Oh, and talking about dirty playing, check the domain www.DocumentFreedomDay.com but remember that the original one is www.DocumentFreedom.org. The first one really deserves a DDoS attack.

OOXML: Brazil Says NO. Again.

It is now official. Brazilian vote was decided by consensus of the entire technical team, including Microsoft crew’s: OOXML does not deserve to be an international ISO standard.

Our first vote, in august, was also NO, due to the same reasons: OOXML is an awful specification.

That outcome was expected because we simply followed the process: technically analyze the OOXML specification, make comments, wait for responses, analyze them and see if all problems were fixed. Is there any single remaining unresolved problem? Vote NO. And in fact there were many many unresolved problems.

If every country followed this simple process, OOXML would receive a NO from 100% of them.

But in some countries, how is the process? Invite a few companies and simply count their votes. The problem here: 10, 20 or 80 votes can never represent what is the best for that country. Only, maybe, if you collect one vote for each citizen.

What I am trying to say is that in this case a decision must be reached by technical consensus, not vote. It is not a matter of will, but a technical issue that can only be reached by rational analysis and deliberation.

In Chile for example, 21 voting companies will define a 15 million people country vote in ISO. How easy is to lobby these 21 companies with Power Point presentations telling complete plain lies ?

Technically speaking, if your country’s vote was YES or ABSTENTION, one of these possibilities happened:

  1. Nobody had time to analyze the OOXML specification and the ABSTENTION was the right choice.
  2. Nobody had time to analyze the OOXML specification and a few people decided for you to vote YES, based on ideology or a result of lobby, not technology benefits.
  3. Even having time to analyze the OOXML specification, a few people decided for you to vote YES, based on ideology or result of lobby, not technology benefits.

Seems stupid, but these are exactly the 2 possibilities of OOXML getting YES votes in ISO. It is still an awful specification.

By the way, Brazil would vote NO again and again and again even if all OOXML’s technical issues could be resolved. OOXML would still have legal issues and also serious overlap problems with the OpenDocument Format ISO standard.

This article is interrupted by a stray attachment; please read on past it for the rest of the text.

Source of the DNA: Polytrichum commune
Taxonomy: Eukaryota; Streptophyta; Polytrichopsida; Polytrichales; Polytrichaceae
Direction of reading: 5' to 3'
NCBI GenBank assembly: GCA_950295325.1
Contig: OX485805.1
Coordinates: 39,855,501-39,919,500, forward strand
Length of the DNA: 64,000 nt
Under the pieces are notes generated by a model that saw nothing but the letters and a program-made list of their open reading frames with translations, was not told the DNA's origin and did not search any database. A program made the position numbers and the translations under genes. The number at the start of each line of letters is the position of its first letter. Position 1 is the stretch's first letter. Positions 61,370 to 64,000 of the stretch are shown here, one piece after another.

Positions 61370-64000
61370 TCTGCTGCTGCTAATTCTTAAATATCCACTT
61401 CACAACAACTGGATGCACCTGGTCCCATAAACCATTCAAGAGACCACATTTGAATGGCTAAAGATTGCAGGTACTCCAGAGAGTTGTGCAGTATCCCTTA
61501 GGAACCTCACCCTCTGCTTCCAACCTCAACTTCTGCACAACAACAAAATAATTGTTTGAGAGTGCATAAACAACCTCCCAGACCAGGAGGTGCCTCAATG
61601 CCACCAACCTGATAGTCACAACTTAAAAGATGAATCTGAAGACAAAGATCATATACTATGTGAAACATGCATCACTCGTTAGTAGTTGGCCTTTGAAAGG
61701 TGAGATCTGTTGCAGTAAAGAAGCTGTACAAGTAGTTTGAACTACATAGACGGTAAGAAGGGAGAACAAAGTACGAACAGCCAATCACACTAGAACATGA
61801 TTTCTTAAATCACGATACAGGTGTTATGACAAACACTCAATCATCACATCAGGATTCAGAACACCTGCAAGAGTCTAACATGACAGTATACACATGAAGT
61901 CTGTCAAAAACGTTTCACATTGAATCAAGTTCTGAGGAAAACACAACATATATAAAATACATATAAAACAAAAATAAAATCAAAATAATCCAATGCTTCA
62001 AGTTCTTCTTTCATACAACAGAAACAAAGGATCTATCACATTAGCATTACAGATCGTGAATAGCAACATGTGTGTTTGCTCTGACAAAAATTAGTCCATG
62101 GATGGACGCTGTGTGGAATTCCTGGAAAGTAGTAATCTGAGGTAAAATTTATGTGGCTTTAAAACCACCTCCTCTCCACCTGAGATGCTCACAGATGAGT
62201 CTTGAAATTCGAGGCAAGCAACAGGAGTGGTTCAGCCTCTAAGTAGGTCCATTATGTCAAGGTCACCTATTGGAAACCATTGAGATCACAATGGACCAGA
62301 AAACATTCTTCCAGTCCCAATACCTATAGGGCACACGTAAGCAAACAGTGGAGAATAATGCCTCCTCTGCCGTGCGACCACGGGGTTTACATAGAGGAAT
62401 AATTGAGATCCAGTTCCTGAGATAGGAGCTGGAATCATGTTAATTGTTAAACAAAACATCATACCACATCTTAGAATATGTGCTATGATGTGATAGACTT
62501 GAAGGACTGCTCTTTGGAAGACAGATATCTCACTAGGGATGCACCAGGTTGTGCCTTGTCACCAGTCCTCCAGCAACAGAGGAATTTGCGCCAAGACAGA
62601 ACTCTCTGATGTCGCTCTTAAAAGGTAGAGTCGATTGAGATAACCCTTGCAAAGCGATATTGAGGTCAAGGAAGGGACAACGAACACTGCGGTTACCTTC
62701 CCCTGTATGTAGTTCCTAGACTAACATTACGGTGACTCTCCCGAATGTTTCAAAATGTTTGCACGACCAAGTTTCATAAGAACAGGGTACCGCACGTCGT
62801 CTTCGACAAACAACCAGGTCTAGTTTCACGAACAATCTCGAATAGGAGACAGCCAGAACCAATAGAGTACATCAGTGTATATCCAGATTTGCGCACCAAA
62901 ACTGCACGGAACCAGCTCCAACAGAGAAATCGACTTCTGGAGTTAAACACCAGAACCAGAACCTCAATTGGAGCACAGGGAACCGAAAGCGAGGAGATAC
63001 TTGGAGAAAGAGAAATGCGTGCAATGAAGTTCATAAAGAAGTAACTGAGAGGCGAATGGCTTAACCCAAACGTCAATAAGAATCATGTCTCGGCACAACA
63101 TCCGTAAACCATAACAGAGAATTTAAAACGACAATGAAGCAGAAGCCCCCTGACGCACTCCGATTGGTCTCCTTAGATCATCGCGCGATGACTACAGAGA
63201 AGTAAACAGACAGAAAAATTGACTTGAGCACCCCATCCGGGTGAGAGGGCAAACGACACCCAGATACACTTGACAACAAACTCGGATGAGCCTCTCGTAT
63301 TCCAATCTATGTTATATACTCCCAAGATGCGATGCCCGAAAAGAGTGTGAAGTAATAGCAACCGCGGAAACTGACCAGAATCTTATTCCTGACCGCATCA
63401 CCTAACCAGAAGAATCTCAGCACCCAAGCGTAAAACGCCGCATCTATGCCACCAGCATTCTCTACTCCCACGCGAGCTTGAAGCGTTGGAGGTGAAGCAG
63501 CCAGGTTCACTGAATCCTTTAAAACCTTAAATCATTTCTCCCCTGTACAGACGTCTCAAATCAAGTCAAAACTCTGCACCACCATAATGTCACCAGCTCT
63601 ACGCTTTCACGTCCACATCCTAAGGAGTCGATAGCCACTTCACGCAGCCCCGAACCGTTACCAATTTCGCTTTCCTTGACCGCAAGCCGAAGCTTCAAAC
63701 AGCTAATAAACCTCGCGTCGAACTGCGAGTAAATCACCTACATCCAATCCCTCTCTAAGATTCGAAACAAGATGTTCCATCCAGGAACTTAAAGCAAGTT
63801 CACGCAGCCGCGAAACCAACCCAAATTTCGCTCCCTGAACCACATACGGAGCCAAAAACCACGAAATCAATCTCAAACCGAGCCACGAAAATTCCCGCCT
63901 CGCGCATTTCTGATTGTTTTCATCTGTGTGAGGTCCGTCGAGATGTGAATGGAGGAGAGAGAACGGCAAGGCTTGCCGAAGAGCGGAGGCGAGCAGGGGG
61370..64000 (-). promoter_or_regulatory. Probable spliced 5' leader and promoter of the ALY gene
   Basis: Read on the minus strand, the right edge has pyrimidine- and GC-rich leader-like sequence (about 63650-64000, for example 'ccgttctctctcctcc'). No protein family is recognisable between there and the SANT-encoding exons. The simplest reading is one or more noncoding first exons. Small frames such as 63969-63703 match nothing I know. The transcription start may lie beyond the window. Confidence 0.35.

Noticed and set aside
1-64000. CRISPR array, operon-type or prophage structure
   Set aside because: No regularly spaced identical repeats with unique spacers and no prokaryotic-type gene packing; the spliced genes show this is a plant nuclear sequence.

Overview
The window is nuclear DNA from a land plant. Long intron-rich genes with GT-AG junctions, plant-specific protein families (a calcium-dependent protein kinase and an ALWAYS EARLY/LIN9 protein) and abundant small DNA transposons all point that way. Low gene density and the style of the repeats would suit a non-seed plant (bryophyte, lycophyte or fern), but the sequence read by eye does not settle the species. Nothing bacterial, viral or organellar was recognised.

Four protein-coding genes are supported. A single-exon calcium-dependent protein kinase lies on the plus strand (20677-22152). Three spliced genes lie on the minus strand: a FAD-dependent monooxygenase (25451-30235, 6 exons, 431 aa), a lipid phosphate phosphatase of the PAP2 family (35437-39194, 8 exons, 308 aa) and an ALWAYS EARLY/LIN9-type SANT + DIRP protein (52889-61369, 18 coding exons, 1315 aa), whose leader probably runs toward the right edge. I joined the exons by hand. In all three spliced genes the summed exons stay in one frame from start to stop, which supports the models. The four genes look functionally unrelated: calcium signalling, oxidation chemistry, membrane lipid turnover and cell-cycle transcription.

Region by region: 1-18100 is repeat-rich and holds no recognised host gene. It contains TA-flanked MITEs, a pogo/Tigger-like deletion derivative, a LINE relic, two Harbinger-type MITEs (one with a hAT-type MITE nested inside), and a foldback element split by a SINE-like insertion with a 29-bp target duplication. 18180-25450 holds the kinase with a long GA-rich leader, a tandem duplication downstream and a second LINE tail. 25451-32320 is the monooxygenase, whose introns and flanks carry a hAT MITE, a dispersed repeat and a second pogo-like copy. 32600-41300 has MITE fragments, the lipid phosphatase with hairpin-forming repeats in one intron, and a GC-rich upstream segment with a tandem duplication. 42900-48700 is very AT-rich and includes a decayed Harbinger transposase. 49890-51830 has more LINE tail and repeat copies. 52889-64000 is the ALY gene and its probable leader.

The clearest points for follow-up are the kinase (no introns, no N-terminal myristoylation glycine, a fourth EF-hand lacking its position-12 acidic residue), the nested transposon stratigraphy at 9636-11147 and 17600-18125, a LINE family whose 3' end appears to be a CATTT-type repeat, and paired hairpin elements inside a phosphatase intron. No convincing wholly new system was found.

I was not present in today’s meeting in ABNT because I already knew what would be the result, since the process of analysis and deliberation in Brazil was very strictly followed. Hopefully Jomar will write about it and you can check more details.

Open Source Software inside the iPhone

Can Open Source Software be more ubiquitous than this ?

A few days ago I was playing extensively with Apple’s iPhone, investigating each sub-menu and little details. There is a section listing legal stuff and software being used with each license. GPL, LGPL, BSD and other Open Source licensed software rule the iPhone.

Some I have noted:

Microsoft sells Intra-operability as Interoperability


This is real Interoperability

  • Technical specifications for global interoperability and freedom
  • Interoperate through standards
  • Software product is less important
  • Switch products and keep access

Microsoft started their so called “interoperability” initiative. With a deeper look we find that the main objective of the released specifications is to let developers interact with their products only, something I like to call Intra-operability.


This is Intraoperability

  • Technical specifications for interaction with and favor the product
  • Interoperate through the product
  • Software product is the main player
  • Switch product and loose access

See the difference?

Microsoft technical specifications have serious technical and legal issues, and are being released not to increase interoperability across people, organizations and applications, but to leverage the use of their products. For the standard document format scenario: OOXML is about allowing other people to interact with files that are primarily generated and manipulated with Microsoft Office. It is not about full interoperability, which would enable competition with Microsoft Office, for obvious reason.